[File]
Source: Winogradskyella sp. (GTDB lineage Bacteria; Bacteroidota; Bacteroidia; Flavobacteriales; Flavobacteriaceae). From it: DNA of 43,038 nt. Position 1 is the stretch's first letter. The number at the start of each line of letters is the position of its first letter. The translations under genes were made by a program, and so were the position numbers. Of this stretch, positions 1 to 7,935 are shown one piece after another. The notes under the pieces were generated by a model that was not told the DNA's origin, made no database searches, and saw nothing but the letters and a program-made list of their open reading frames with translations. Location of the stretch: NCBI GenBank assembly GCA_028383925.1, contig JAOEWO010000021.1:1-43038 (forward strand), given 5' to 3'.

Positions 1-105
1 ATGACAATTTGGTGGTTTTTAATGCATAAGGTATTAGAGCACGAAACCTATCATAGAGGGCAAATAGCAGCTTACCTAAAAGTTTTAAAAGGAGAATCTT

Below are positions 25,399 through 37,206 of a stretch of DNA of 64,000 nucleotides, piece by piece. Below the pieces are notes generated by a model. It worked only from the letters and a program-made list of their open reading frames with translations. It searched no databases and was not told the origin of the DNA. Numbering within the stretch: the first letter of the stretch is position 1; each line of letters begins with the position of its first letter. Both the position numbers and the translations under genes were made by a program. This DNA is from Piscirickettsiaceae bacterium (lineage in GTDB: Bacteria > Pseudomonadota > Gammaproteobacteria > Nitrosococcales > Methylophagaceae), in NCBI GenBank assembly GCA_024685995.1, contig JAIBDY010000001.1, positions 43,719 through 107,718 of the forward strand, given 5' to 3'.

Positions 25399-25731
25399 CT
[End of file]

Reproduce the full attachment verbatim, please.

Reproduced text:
Source: Winogradskyella sp. (GTDB lineage Bacteria; Bacteroidota; Bacteroidia; Flavobacteriales; Flavobacteriaceae). From it: DNA of 43,038 nt. Position 1 is the stretch's first letter. The number at the start of each line of letters is the position of its first letter. The translations under genes were made by a program, and so were the position numbers. Of this stretch, positions 1 to 7,935 are shown one piece after another. The notes under the pieces were generated by a model that was not told the DNA's origin, made no database searches, and saw nothing but the letters and a program-made list of their open reading frames with translations. Location of the stretch: NCBI GenBank assembly GCA_028383925.1, contig JAOEWO010000021.1:1-43038 (forward strand), given 5' to 3'.

Positions 1-105
1 ATGACAATTTGGTGGTTTTTAATGCATAAGGTATTAGAGCACGAAACCTATCATAGAGGGCAAATAGCAGCTTACCTAAAAGTTTTAAAAGGAGAATCTT

Below are positions 25,399 through 37,206 of a stretch of DNA of 64,000 nucleotides, piece by piece. Below the pieces are notes generated by a model. It worked only from the letters and a program-made list of their open reading frames with translations. It searched no databases and was not told the origin of the DNA. Numbering within the stretch: the first letter of the stretch is position 1; each line of letters begins with the position of its first letter. Both the position numbers and the translations under genes were made by a program. This DNA is from Piscirickettsiaceae bacterium (lineage in GTDB: Bacteria > Pseudomonadota > Gammaproteobacteria > Nitrosococcales > Methylophagaceae), in NCBI GenBank assembly GCA_024685995.1, contig JAIBDY010000001.1, positions 43,719 through 107,718 of the forward strand, given 5' to 3'.

Positions 25399-25731
25399 CT